The elephant in the room is infrastructure. The smaller problems are electric recharging infrastructure and hydrogen delivery infrastructure. The former of these is just the public sector dragging the chain. At least we already have a functioning electricity grid – so most of the hard work has been done there. Car companies are so far ahead of Australian government infrastructure on EVs that it’s just not funny. Hydrogen is more problematic – the infrastructure doesn’t even exist, from manufacturing to distribution to retailing. Both the chicken and the egg are so far over the horizon on hydrogen that we’ll be watching this space for some time.
In fact the manufacture of hydrogen gas in Australia is a filthy process – we strip the hydrogen from methane (think: filthy) instead of splitting water into hydrogen and oxygen (think: clean).
The filthiest problem is, of course, coal. Western society needs to wean itself off the black teat of coal as an absolute priority. It doesn’t make a great deal of long-term sense to eschew more convenient, polluting, liquid fuels and move to less convenient, even more polluting, coal – even if the electricity that emerges from the power point seems pretty clean by the time you consume it.
The kooky thing about humans, the thing that sets us apart from the animals if you like, has nothing to do with the positioning of our thumbs. It has nothing to do with the size of our brains, or the fact that we’ve learned how to litigate. It’s all just down to energy. Our position on the food chain is pretty much pre-eminent because we’re the only species on the planet that can burn more energy than we derive from our food. It really is that simple. Any other species that tries that would quickly go the way of the dodo. It’s why we’re on top.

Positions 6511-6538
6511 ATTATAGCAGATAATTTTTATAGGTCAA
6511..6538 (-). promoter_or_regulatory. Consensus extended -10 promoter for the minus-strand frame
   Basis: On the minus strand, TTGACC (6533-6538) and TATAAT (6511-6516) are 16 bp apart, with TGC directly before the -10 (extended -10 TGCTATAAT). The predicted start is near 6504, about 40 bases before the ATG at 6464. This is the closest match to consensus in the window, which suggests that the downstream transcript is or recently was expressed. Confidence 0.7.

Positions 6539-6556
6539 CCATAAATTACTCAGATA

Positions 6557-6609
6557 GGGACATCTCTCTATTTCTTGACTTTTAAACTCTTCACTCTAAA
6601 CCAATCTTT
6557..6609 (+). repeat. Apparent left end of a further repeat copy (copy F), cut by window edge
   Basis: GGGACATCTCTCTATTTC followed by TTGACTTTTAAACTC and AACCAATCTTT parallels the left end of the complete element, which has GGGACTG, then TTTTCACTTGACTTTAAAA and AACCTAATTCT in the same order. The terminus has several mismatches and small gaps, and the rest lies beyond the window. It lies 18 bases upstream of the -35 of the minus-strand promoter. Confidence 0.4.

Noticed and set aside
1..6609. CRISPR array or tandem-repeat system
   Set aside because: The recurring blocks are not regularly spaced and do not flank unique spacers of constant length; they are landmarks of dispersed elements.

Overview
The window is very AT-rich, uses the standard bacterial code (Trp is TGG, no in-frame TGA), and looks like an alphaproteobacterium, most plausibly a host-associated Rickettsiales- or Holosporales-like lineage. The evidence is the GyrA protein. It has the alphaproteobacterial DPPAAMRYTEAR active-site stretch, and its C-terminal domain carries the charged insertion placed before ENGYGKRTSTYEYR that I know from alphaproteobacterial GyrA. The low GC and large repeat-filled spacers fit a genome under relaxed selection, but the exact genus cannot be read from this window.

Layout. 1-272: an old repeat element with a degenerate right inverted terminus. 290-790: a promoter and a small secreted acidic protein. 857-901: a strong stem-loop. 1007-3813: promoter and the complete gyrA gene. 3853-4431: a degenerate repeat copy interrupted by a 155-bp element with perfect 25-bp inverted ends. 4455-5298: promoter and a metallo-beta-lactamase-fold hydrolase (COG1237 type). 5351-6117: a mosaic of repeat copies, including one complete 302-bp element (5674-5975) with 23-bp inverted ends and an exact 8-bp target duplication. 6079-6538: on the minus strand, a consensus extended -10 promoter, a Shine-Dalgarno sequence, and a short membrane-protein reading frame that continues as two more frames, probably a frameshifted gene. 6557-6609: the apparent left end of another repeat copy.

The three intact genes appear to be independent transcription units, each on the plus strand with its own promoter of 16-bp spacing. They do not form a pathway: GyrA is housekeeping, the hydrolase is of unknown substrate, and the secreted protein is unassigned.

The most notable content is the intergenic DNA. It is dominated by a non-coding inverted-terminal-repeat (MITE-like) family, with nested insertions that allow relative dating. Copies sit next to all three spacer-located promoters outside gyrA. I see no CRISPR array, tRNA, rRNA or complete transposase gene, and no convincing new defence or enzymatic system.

It’s a fantastic trip, being on top of the world, burning more energy than you take in. But it means our existence is leveraged against having a cheap supply of energy. And that supply is extremely finite. So the party can’t last for ever. When you look at, for example, what electricity actually does for us, when you look at what petrol allows us to do, it’s inconceivable that people actually think it’s expensive. It’s not. We don’t like it when the price goes up, sure, but that doesn’t mean from a value perspective that energy still isn’t cheap.
The bottom line on the numbers is this: the hydrocarbon power consumption of Planet Earth is currently about 10 terawatts – that’s 10 million megawatts. That’s rather a lot. But every day the incident sunlight on the surface of the earth delivers 20,000 times more energy than we currently derive from hydrocarbons. In other words, the Earth is awash in sunlight – many more times than we need to balance the books on an energy basis.
If we use sunlight to electrolyse water to make hydrogen to power the generators and the cars, we’ll be leveraging our mobility and our way of life off an energy source that will never run out. Sounds like a plan! The cars then, in time, won’t just be as good as the ones we enjoy today. They’ll be better – just look at what the Commodore 64 computer evolved into.
The big question is will we get it together with sunlight and hydrogen in time … of will there be a bleak trough of several decades before we get ourselves into gear? Crank up the comments – interested to hear what you think on this.